Wyoming has a nice new hole in it after landslide

A crack in the Earth almost a kilometer long opened in Wyoming—and no-one was around to see it happen. CBS Local reports that the fissure was likely the result of landslides over a period of two weeks.

The size is estimated at 750 yards long by 50 yards wide.

Randy Becker, a hunter who saw the crack and took some pictures, was surprised to see it, "I was stunned. The magnitude of this shift in earth is dramatic. It blows you away to see it."

NBC News has this incredible shot of it from the sky:


The Washington Post reports that the mysterious hole has opened nervous questions about fearsome regional megavolcanoes. Experts, however, say it's NBD.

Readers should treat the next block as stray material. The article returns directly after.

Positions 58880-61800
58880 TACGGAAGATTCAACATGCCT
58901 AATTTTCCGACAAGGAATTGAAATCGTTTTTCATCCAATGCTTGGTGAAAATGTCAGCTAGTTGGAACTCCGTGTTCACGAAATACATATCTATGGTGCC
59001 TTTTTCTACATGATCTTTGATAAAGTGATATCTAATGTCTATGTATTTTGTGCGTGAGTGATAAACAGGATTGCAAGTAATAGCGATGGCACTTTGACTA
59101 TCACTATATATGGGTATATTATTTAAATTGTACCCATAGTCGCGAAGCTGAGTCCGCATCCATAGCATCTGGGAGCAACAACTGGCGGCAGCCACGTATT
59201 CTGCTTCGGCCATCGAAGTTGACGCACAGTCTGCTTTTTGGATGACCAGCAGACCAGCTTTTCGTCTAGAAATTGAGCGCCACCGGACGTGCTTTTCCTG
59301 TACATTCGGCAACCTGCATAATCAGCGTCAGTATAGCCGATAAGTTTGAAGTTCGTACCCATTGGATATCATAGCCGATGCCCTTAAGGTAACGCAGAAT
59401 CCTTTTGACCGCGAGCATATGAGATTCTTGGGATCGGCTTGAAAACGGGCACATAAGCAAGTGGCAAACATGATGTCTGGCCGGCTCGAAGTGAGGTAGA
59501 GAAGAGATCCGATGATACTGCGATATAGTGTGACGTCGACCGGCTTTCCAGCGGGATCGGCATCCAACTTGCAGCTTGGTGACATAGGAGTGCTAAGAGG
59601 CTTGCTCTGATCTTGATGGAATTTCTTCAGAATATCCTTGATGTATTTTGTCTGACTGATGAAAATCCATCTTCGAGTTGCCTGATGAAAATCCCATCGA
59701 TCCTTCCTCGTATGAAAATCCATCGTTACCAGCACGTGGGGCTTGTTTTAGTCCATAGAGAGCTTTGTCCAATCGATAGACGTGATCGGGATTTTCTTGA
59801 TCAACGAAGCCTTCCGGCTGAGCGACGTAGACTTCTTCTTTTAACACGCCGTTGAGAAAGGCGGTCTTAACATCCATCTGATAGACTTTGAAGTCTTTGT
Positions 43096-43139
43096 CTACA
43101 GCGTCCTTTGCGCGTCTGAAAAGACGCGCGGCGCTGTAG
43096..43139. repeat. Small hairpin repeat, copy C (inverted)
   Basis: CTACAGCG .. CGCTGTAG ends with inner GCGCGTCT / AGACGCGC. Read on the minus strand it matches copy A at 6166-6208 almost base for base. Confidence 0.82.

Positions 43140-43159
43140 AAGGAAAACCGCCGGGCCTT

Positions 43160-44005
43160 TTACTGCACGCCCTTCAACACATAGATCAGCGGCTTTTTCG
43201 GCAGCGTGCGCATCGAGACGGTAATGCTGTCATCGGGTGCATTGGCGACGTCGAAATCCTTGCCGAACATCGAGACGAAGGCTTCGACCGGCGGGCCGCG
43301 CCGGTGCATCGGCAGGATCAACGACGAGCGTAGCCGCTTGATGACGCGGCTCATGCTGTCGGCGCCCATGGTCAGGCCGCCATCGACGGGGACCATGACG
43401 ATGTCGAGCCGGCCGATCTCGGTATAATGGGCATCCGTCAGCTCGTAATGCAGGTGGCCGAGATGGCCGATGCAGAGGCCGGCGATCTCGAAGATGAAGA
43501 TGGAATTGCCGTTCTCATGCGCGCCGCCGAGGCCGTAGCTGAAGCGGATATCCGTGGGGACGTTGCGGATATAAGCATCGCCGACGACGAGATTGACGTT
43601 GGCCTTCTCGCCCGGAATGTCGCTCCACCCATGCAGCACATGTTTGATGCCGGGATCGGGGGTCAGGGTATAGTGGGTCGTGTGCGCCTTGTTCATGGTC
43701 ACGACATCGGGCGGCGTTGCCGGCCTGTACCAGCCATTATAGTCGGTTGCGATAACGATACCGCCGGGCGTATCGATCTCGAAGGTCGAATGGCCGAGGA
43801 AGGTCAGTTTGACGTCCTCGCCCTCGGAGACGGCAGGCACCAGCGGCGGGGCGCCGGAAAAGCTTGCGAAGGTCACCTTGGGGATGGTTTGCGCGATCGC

According to the SNS, locals have been referring to the newly formed trench as "the gash." Others simply call it "the crack." Photos from the crevasse reveal steep cliffs, massive earthen towers and large boulders strewn across the bottom.

The gash's size was impressive, but so was the speed at which it formed. Social media users speculated that the formation represented an impending volcanic eruption or an earthquake, but experts were quick to allay their fears.

On its Facebook page last week, SNS provided an update about what might have caused the ground to split open:

Since so many people have commented and asked questions, we wanted to post an update with a little more information. An engineer from Riverton, WY came out to shed a little light on this giant crack in the earth. Apparently, a wet spring lubricated across a cap rock. Then, a small spring on either side caused the bottom to slide out. He estimated 15 to 20 million yards of movement.